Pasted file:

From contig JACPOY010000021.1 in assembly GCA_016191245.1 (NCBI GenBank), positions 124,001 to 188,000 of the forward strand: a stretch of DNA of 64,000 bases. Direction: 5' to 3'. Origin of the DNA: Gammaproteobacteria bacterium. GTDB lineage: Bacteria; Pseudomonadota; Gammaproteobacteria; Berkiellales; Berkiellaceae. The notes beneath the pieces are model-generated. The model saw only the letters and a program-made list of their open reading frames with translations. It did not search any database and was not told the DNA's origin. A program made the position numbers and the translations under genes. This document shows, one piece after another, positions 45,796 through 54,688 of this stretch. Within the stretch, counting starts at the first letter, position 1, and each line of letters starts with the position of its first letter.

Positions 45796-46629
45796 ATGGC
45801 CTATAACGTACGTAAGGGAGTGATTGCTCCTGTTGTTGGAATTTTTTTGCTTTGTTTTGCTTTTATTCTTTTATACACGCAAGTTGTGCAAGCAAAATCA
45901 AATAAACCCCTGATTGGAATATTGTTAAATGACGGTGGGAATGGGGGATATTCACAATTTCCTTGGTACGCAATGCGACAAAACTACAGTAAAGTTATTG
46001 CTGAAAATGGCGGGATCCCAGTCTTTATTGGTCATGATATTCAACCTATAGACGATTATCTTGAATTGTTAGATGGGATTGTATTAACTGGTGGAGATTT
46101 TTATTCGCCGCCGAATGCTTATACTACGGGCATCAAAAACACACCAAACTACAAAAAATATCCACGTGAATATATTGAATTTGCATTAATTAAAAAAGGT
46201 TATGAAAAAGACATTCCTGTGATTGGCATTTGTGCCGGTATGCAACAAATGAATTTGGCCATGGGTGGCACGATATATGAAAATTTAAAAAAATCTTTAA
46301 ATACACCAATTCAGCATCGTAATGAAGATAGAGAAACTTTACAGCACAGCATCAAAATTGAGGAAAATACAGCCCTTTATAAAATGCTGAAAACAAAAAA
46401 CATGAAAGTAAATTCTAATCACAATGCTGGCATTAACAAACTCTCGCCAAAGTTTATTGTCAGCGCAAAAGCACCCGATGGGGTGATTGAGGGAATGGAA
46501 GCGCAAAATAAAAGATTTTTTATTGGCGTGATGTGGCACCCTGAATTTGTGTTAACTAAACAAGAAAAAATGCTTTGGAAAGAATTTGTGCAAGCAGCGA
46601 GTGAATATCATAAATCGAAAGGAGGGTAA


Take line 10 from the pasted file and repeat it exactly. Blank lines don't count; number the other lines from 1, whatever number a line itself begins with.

46401 CATGAAAGTAAATTCTAATCACAATGCTGGCATTAACAAACTCTCGCCAAAGTTTATTGTCAGCGCAAAAGCACCCGATGGGGTGATTGAGGGAATGGAA